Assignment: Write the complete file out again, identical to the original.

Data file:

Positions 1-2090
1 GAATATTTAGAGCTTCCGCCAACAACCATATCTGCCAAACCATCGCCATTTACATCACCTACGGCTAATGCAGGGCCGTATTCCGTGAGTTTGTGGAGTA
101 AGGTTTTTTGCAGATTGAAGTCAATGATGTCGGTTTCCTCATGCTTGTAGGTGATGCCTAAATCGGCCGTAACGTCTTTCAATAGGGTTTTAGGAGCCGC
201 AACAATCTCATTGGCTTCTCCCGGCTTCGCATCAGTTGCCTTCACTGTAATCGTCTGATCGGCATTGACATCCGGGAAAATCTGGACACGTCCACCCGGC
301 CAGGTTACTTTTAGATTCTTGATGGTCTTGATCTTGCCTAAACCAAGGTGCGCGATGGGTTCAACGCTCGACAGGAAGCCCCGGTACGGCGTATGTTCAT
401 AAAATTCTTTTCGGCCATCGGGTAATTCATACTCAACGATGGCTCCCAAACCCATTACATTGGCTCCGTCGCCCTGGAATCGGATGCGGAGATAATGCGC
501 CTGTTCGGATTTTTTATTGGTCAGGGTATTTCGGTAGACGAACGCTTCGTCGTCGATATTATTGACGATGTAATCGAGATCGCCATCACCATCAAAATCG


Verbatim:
Positions 1-2090
1 GAATATTTAGAGCTTCCGCCAACAACCATATCTGCCAAACCATCGCCATTTACATCACCTACGGCTAATGCAGGGCCGTATTCCGTGAGTTTGTGGAGTA
101 AGGTTTTTTGCAGATTGAAGTCAATGATGTCGGTTTCCTCATGCTTGTAGGTGATGCCTAAATCGGCCGTAACGTCTTTCAATAGGGTTTTAGGAGCCGC
201 AACAATCTCATTGGCTTCTCCCGGCTTCGCATCAGTTGCCTTCACTGTAATCGTCTGATCGGCATTGACATCCGGGAAAATCTGGACACGTCCACCCGGC
301 CAGGTTACTTTTAGATTCTTGATGGTCTTGATCTTGCCTAAACCAAGGTGCGCGATGGGTTCAACGCTCGACAGGAAGCCCCGGTACGGCGTATGTTCAT
401 AAAATTCTTTTCGGCCATCGGGTAATTCATACTCAACGATGGCTCCCAAACCCATTACATTGGCTCCGTCGCCCTGGAATCGGATGCGGAGATAATGCGC
501 CTGTTCGGATTTTTTATTGGTCAGGGTATTTCGGTAGACGAACGCTTCGTCGTCGATATTATTGACGATGTAATCGAGATCGCCATCACCATCAAAATCG